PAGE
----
Mtshali, Marya T. “Gray Matter”, Boston College, 2018. http://hdl.handle.net/2345/bc-ir:108248.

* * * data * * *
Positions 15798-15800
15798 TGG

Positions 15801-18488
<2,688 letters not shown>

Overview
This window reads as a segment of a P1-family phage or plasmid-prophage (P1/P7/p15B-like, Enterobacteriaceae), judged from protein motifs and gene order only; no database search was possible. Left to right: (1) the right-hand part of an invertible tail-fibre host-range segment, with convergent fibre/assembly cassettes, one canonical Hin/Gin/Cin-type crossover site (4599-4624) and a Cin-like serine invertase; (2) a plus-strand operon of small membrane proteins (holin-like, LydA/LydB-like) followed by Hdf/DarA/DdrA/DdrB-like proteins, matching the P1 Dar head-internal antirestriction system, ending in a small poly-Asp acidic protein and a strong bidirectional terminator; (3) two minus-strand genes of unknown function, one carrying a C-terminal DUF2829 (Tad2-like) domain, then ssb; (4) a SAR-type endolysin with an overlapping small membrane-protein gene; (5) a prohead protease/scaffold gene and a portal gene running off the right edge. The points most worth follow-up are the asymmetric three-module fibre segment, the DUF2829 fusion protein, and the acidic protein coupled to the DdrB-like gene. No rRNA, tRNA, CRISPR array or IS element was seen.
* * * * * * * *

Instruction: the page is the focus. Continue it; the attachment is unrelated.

One of the common beliefs in American society is that interracial couples transcend race. It is a curious belief considering that there is not a parallel logic that heterosexual couples transcend sexism. Using in-depth, semi-structured interviews with 55 members of heterosexual Black/White intimate couples, I have investigated the internal dynamics involved in maintaining a relationship across race in our racially stratified society in three areas of these couples’ lives: public interactions, racial discussions, and childrearing. Most literature about interracial couples looks at race as the main determinant of the experience of these couples as a unit and as individuals. However, I argue that race, gender and racialized gender ideologies interact to shape how members of heterosexual Black/White intimate couples perceive certain social situations and their options for negotiating social norms and issues. Not only has the intersection of race and gender been under-theorized in research on interracial couples, racialized gender ideologies have been virtually absent. In particular, these racialized ideologies of gender result in situational privilege at different times for Black women and Black men, thus nuancing our understanding of how racism operates.